Panama Student Trip

1,182Views 0Comments Posted 30/03/2024

A Panama trip offers new perspectives to graduate students in a field course where they got the chance to visit Panama during spring break and speak firsthand with residents about the future.  The graduate students gathered at the start of the Camino Real, a trail that stretches from the Pacific to the Atlantic coasts and was once used by Spanish traders to transport gold and silver from Peru. Until recently, Carmen Chavez had spent just a few days in Panama, but never got the chance to truly understand its history and culture.  Yet during spring break, Chavez, a doctoral student studying environmental science and policy, along with 12 other graduate students studying law or the environmental sciences spent the week in the central American nation learning about its history as a shipping thoroughfare, and its progress in coastal management and ecotourism. 


“Panamá is a beautiful place with phenomenal, generous people,” said Chavez, a native Peruvian who is earning her Ph.D. in the University’s Abess Center for Ecosystem Science and Policy. “It’s a country of geographic, biological, and cultural diversity, and it has been so central for global commerce that its people have been stirred constantly with so many different cultures passing through.”  Guided and organized by Daniel Suman, professor of environmental science and policy at the Rosenstiel School of Marine, Atmospheric, and Earth Science, and a native Panamanian, the students spent the week learning about the conflict between the nation’s environmental protection policies, as well as the isthmus’ desire to grow economically. Speaking to Panama residents about these different obstacles was Chavez’s favorite part of the trip.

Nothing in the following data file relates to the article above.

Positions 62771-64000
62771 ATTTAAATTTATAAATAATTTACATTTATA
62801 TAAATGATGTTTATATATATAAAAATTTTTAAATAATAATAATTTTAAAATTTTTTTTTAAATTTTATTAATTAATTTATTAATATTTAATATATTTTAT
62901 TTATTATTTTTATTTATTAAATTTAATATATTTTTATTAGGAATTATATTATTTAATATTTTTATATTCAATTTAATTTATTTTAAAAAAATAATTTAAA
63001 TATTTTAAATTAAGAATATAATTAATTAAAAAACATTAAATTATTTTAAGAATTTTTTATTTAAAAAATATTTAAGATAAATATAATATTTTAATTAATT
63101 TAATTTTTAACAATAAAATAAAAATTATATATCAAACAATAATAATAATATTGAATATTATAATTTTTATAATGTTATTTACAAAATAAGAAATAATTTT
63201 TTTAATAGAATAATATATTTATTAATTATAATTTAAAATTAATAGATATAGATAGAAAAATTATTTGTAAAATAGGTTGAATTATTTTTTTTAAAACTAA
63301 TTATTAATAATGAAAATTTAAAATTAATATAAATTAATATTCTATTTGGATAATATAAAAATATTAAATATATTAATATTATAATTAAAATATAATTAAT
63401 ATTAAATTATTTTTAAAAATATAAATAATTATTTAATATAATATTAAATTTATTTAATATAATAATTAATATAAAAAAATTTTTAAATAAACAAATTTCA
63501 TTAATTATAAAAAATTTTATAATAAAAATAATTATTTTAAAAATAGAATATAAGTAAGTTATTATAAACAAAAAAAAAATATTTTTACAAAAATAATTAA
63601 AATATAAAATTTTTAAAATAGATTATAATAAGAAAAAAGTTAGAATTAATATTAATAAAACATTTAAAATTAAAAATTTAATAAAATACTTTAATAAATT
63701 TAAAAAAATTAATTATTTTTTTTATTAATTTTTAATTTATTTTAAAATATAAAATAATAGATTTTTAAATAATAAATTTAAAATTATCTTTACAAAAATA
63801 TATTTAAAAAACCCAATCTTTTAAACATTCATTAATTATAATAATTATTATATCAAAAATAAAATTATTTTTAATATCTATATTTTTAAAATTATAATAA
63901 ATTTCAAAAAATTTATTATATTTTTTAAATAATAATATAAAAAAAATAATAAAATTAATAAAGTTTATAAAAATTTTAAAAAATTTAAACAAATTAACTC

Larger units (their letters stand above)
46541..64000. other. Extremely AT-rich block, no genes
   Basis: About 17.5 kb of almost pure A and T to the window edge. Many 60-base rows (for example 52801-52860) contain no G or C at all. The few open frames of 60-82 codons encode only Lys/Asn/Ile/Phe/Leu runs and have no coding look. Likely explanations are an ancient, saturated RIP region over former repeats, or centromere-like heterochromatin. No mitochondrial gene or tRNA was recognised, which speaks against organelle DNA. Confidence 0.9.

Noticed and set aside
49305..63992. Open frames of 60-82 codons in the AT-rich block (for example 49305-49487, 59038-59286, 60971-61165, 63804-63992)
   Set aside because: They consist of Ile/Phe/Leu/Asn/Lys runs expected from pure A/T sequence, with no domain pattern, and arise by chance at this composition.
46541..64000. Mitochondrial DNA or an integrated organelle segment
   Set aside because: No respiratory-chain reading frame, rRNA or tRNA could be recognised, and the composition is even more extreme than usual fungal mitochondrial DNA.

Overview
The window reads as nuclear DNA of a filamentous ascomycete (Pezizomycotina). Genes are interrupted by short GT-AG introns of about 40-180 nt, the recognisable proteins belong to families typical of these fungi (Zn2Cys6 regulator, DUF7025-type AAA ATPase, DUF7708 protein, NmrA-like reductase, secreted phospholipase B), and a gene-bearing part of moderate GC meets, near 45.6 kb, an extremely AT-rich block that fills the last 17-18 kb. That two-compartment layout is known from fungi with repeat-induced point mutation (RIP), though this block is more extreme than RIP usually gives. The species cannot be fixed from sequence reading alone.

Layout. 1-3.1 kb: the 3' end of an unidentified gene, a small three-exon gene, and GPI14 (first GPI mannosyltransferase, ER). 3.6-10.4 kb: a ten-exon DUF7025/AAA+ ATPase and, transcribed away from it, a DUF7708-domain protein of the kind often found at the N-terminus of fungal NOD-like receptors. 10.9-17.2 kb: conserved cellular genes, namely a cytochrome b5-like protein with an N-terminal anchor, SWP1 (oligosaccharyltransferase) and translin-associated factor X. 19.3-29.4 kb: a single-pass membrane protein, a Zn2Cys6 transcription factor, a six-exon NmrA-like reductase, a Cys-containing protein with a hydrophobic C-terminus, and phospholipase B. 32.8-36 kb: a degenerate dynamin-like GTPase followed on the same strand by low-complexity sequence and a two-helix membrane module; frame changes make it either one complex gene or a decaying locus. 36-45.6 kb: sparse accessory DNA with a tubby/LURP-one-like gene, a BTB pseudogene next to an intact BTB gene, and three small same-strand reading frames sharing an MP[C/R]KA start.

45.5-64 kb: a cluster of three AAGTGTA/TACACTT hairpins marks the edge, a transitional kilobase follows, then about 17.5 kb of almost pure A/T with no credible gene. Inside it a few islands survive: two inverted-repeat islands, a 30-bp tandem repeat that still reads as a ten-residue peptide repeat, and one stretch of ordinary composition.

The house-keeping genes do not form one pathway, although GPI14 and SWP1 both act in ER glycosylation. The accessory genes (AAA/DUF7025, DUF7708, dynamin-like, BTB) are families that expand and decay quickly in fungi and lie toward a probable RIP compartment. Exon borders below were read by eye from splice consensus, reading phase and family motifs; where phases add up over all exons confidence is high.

As part of the class, called “Tourism, Conservation, and Development: Fieldwork in Coastal Management,” students visited the Panama Canal locks and spoke with the canal’s director of watershed management, said Suman, who also serves as adjunct professor in the School of Law. They learned about the challenge to provide enough drinking water for Panamanians from Lake Alajuela, which feeds water into the Panama Canal, while also keeping up with the ship traffic through this major trade route. The class also spoke with environmental groups about the deforestation of its mangroves as part of the explosive growth of Panama City.